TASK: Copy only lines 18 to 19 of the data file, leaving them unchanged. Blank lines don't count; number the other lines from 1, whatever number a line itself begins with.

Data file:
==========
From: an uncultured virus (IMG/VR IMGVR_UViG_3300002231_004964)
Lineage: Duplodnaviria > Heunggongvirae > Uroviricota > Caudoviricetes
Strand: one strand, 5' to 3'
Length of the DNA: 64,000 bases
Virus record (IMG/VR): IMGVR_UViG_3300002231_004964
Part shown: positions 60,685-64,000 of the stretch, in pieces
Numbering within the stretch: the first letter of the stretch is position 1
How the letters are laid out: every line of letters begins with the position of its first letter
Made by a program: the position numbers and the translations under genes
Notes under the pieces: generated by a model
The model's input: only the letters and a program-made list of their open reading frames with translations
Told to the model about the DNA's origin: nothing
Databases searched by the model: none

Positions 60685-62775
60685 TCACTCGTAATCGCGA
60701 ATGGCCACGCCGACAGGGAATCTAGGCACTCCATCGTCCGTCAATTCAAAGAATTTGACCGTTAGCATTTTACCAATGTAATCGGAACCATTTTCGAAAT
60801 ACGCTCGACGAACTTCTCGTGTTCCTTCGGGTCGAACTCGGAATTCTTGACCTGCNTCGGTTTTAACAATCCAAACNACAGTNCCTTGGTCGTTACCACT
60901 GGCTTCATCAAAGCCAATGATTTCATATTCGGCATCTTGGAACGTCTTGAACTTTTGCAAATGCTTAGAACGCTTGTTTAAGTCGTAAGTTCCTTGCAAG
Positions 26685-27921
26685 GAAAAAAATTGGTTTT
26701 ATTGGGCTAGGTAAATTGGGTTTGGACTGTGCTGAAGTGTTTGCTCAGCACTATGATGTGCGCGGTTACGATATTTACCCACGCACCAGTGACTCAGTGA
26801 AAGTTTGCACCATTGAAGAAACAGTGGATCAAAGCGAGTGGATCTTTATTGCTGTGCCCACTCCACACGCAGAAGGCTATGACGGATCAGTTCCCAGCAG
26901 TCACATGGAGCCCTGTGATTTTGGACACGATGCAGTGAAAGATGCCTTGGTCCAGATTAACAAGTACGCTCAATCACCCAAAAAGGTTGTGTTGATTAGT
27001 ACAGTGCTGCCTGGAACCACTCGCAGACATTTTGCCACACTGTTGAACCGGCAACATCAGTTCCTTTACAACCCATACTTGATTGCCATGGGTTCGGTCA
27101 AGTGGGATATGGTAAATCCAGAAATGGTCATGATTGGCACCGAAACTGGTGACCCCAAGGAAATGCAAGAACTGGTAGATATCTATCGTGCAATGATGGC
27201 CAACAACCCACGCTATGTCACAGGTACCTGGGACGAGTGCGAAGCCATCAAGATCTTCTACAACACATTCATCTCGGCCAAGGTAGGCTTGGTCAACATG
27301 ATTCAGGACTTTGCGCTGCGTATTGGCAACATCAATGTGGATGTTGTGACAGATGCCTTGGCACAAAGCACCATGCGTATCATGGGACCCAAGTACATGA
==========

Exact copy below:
60901 GGCTTCATCAAAGCCAATGATTTCATATTCGGCATCTTGGAACGTCTTGAACTTTTGCAAATGCTTAGAACGCTTGTTTAAGTCGTAAGTTCCTTGCAAG
Positions 26685-27921